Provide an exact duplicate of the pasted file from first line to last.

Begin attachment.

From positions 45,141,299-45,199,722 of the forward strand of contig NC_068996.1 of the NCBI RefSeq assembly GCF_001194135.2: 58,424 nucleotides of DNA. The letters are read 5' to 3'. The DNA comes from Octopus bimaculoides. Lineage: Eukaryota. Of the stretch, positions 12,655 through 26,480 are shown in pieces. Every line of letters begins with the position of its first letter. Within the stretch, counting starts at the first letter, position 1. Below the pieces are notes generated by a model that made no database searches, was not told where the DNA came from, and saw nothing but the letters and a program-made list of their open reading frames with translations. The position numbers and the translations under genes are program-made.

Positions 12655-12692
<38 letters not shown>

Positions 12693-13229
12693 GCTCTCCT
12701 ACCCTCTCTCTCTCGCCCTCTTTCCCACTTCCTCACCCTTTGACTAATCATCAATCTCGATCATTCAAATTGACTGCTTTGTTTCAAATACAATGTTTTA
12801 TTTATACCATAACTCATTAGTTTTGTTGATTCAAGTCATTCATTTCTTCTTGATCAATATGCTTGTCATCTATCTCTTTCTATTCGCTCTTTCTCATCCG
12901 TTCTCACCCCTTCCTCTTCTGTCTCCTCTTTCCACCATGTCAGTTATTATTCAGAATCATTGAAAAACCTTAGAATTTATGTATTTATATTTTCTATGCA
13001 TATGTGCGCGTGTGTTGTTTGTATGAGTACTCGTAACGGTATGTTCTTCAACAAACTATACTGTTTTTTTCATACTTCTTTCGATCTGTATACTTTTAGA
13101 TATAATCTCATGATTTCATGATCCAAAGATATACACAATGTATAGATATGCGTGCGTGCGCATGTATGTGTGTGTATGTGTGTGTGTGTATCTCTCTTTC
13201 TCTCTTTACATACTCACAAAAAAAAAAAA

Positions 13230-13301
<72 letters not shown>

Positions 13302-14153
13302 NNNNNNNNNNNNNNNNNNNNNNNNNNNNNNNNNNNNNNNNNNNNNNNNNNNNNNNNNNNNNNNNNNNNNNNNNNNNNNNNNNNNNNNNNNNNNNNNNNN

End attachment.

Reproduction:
From positions 45,141,299-45,199,722 of the forward strand of contig NC_068996.1 of the NCBI RefSeq assembly GCF_001194135.2: 58,424 nucleotides of DNA. The letters are read 5' to 3'. The DNA comes from Octopus bimaculoides. Lineage: Eukaryota. Of the stretch, positions 12,655 through 26,480 are shown in pieces. Every line of letters begins with the position of its first letter. Within the stretch, counting starts at the first letter, position 1. Below the pieces are notes generated by a model that made no database searches, was not told where the DNA came from, and saw nothing but the letters and a program-made list of their open reading frames with translations. The position numbers and the translations under genes are program-made.

Positions 12655-12692
<38 letters not shown>

Positions 12693-13229
12693 GCTCTCCT
12701 ACCCTCTCTCTCTCGCCCTCTTTCCCACTTCCTCACCCTTTGACTAATCATCAATCTCGATCATTCAAATTGACTGCTTTGTTTCAAATACAATGTTTTA
12801 TTTATACCATAACTCATTAGTTTTGTTGATTCAAGTCATTCATTTCTTCTTGATCAATATGCTTGTCATCTATCTCTTTCTATTCGCTCTTTCTCATCCG
12901 TTCTCACCCCTTCCTCTTCTGTCTCCTCTTTCCACCATGTCAGTTATTATTCAGAATCATTGAAAAACCTTAGAATTTATGTATTTATATTTTCTATGCA
13001 TATGTGCGCGTGTGTTGTTTGTATGAGTACTCGTAACGGTATGTTCTTCAACAAACTATACTGTTTTTTTCATACTTCTTTCGATCTGTATACTTTTAGA
13101 TATAATCTCATGATTTCATGATCCAAAGATATACACAATGTATAGATATGCGTGCGTGCGCATGTATGTGTGTGTATGTGTGTGTGTGTATCTCTCTTTC
13201 TCTCTTTACATACTCACAAAAAAAAAAAA

Positions 13230-13301
<72 letters not shown>

Positions 13302-14153
13302 NNNNNNNNNNNNNNNNNNNNNNNNNNNNNNNNNNNNNNNNNNNNNNNNNNNNNNNNNNNNNNNNNNNNNNNNNNNNNNNNNNNNNNNNNNNNNNNNNNN